• Lymph Taping

 

Before commencing lower leg compression, Dr Theivendran will conduct a vascular assessment to exclude any underlying arterial and venous insufficiency

The GP's role

The general practitioner (GP) plays an important role in managing the long-term care of patients with lymphoedema. The GPs role includes reinforcing:

  • Good skincare
  • Exercise
  • Antibiotic use
  • Massage
  • Travel precautions
GPs can help form a strong multidisciplinary team that may include a lymphoedema specialist, podiatrist, dietitian, and psychologist.

Photo demonstrating lymphoedema of the left hand

Before and after surgical treatment of lymphoedema of the right leg.

Finding a lymphoedema practitioner

Lymphoedema practitioners are healthcare professionals who specialise in lymphoedema management. They may include physiotherapists, occupational therapists, nurses, and remedial massage therapists who have completed lymphedema management training accredited by the Australian Lymphology Association (ALA). They can be found in larger public hospitals with lymphedema services and as private practitioners.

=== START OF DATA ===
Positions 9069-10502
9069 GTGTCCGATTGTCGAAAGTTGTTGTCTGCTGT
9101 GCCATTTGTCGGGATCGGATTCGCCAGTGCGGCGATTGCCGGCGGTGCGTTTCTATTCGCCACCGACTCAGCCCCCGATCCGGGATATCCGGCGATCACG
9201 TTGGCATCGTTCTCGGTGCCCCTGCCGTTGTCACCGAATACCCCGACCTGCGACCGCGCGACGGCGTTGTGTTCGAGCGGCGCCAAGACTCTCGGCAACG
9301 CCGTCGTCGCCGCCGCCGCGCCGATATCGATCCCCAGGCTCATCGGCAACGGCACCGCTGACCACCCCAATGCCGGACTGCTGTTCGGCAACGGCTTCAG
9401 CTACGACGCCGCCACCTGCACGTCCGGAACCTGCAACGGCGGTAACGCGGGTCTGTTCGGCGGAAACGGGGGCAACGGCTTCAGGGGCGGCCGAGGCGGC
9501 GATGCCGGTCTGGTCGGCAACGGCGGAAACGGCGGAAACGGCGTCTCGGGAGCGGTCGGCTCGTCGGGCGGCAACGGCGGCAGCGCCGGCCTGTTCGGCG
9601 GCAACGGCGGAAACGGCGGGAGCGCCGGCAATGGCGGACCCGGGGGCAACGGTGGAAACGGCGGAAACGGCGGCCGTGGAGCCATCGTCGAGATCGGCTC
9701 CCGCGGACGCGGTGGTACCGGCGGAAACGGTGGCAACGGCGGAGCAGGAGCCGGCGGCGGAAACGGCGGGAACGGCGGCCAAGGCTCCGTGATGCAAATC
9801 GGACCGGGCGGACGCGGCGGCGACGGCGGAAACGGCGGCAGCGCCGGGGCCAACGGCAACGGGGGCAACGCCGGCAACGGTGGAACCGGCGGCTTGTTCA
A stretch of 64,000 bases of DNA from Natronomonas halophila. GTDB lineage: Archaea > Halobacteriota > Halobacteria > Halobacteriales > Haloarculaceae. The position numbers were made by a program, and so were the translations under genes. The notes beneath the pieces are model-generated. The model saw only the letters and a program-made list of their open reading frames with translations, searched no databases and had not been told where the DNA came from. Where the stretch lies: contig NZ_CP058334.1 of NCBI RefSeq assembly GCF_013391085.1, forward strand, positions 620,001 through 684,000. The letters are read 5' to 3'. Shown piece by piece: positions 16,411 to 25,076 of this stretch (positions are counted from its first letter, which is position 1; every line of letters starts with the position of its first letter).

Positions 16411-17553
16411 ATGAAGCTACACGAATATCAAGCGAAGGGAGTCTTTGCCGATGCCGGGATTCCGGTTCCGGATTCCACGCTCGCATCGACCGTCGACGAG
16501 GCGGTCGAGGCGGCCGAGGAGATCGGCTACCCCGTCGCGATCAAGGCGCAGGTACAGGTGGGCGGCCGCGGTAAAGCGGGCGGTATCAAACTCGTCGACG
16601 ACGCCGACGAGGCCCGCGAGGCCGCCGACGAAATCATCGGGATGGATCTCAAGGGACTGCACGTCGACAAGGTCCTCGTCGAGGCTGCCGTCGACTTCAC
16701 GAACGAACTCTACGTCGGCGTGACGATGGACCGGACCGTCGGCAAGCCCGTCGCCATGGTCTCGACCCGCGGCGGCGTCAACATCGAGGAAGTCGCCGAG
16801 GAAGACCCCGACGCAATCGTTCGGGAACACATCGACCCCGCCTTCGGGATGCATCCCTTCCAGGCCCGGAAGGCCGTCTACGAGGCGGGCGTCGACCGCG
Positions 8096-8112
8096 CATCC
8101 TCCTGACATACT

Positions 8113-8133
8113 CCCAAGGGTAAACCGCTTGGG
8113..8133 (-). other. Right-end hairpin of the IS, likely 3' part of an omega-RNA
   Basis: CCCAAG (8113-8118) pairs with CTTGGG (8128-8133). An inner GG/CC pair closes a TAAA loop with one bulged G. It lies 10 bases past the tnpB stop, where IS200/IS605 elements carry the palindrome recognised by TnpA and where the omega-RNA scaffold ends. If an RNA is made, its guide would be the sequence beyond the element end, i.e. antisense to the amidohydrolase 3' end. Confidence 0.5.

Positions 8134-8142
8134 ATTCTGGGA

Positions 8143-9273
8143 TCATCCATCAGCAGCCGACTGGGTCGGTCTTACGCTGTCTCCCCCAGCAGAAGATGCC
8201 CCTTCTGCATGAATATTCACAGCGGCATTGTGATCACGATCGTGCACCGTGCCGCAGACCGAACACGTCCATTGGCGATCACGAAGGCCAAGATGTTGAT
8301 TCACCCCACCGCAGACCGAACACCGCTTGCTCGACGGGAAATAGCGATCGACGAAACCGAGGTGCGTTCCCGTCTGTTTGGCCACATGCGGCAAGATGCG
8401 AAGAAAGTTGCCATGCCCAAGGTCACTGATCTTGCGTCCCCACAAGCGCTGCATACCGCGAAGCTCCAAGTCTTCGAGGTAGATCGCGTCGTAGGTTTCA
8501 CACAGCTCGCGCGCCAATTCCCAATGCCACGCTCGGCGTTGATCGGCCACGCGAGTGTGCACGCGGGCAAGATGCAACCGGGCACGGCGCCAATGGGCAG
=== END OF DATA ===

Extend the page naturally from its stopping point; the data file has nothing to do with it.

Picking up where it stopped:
Surgical Intervention

New treatments are available for the surgical management of lymphedema. These can include:

1. Treating Venous Insufficiency

  • Venous stents: Opening veins for blood to flow through the blocked or narrowed vein
  • Venous ablation: To close off varicose veins which result in fluid build up

2. Treating Arterial Insufficiency

  • Angioplasty: Inserting a catheter with a balloon or stent into the artery to open a narrowed or blocked artery.
  • Bypass surgery: Creates a new pathway for blood to flow around blocked or narrowed arteries.

3. Liposuction

A surgical procedure that removes excess fat from the body. It can be used to reduce the amount of fatty tissue in areas affected by lymphoedema, which can help improve lymphatic flow and reduce swelling.

Liposuction process

  Questions

If you have any questions for Dr Theivendran or our team, please don't hesitate to contact our rooms on (02) 9066 6547

For appointments and enquiries:

Monday - Friday: 8:00am to 5:00pm
Fax: (02) 9182 7533